NOVEL SPINAL CORD STIMULATOR “ROBUST” IN CHRONIC PAIN

A novel spinal cord stimulator offers a “robust new tool” for treating chronic pain, especially in difficult areas like the back and feet, argue the authors of an Australian trial.

The implant, which stimulates the dorsal root ganglia with electrical charges, more than halved average pain scores in 32 patients with chronic pain that had not responded to drugs or surgery.

More than half of the patients consistently reported pain relief of 50% or better when assessed one week, one month, three months, and six months after implantation.

Average baseline pain scores of 77.6 mm on the visual analog scale dropped to an average of 33.6 mm a month after implantation.

When stimulation was temporarily stopped after five weeks, pain scores rebounded to just below baseline levels, the researchers reported.

Eighty-nine percent of patients with foot pain reported their pain at least halved after implantation, along with 70% of those with leg pain and 57% of those with back pain.

The method “is a robust new tool for the pain physician’s armamentarium”, the researchers wrote in the journal Neuromodulation.

They said it beat traditional dorsal column stimulation by driving paresthesia to areas like the feet that are typically hard to treat.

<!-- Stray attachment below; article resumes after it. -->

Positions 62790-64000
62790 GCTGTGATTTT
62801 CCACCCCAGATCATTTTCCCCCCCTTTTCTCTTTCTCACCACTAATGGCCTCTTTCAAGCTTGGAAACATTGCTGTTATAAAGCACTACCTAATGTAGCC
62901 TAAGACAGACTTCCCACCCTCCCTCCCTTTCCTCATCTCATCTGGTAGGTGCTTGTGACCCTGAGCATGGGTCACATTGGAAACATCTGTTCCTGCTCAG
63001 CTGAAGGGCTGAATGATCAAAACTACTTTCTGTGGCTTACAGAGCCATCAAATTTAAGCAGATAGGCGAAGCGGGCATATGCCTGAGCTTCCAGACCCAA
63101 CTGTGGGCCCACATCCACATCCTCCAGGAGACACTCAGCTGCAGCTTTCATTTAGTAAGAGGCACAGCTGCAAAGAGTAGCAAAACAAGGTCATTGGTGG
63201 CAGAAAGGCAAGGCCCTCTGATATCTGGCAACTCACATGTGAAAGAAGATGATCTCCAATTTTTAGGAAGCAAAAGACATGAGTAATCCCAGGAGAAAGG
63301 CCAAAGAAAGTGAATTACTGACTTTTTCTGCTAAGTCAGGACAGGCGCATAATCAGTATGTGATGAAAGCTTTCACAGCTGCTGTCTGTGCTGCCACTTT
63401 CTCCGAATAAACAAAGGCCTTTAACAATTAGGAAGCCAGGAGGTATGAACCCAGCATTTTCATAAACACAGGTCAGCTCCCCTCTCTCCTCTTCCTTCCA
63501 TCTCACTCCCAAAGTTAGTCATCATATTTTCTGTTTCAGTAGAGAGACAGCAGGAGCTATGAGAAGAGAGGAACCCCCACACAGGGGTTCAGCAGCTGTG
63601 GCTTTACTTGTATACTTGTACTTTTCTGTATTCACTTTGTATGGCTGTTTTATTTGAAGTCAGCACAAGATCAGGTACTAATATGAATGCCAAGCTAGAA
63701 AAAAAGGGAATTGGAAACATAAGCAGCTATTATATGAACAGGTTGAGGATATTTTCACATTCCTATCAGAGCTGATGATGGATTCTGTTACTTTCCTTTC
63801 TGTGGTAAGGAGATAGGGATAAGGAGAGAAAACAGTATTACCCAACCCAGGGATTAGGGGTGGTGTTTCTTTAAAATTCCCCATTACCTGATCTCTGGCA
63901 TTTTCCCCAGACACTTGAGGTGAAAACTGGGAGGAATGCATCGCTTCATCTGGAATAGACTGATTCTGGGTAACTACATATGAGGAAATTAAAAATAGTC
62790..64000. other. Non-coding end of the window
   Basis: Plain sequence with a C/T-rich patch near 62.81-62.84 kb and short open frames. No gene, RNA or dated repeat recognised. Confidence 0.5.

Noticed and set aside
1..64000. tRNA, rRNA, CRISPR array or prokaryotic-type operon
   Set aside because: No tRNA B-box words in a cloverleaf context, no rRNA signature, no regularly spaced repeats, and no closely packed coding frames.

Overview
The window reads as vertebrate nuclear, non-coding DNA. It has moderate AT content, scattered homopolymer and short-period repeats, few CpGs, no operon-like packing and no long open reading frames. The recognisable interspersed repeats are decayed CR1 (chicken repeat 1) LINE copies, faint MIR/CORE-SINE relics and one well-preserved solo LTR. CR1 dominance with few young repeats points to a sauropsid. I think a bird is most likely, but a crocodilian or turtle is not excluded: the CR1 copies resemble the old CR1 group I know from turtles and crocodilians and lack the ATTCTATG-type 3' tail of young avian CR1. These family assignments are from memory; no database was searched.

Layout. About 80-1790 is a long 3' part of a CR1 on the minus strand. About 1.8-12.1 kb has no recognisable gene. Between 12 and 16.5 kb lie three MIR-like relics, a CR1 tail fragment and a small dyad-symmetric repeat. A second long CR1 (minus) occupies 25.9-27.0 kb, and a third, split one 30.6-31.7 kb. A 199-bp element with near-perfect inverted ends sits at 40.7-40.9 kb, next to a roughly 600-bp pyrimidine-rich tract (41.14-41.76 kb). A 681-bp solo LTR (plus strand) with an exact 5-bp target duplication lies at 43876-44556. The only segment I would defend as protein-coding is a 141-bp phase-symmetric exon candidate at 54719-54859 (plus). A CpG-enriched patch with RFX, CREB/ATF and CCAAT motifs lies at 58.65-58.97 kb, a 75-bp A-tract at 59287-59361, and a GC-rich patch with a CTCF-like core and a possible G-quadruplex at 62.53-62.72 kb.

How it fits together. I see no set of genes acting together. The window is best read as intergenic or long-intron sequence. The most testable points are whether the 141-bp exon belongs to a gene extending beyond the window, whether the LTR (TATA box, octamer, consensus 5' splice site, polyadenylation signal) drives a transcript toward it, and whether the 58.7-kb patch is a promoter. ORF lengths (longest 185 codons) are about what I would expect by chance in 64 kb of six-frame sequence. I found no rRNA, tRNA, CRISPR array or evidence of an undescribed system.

Because the dorsal root ganglion is encased in the vertebra, there was also less chance of leads migrating, and less chance of stimulation being altered by changes in posture.

Two leads out of 67 migrated (3%), compared to about 13% of percutaneous leads in dorsal column stimulation, the authors said.

The implant demonstrated a “good safety profile” and patients reported better mood and quality of life,” they wrote.

Seventy adverse events were reported in 24 patients, including nine that were serious, such as infection and ataxia. But the authors said only three were possibly related to the implant.

Patients were “certainly aware” of when their device was on, meaning there could have been a placebo effect, the authors conceded.

The study was conducted at four Australian and three European sites. Patients had a minimum baseline pain score of 60 mm and at least six months of chronic pain.

It was funded by manufacturer Spinal Modulation, Inc.

Neuromodulation 2013; online.

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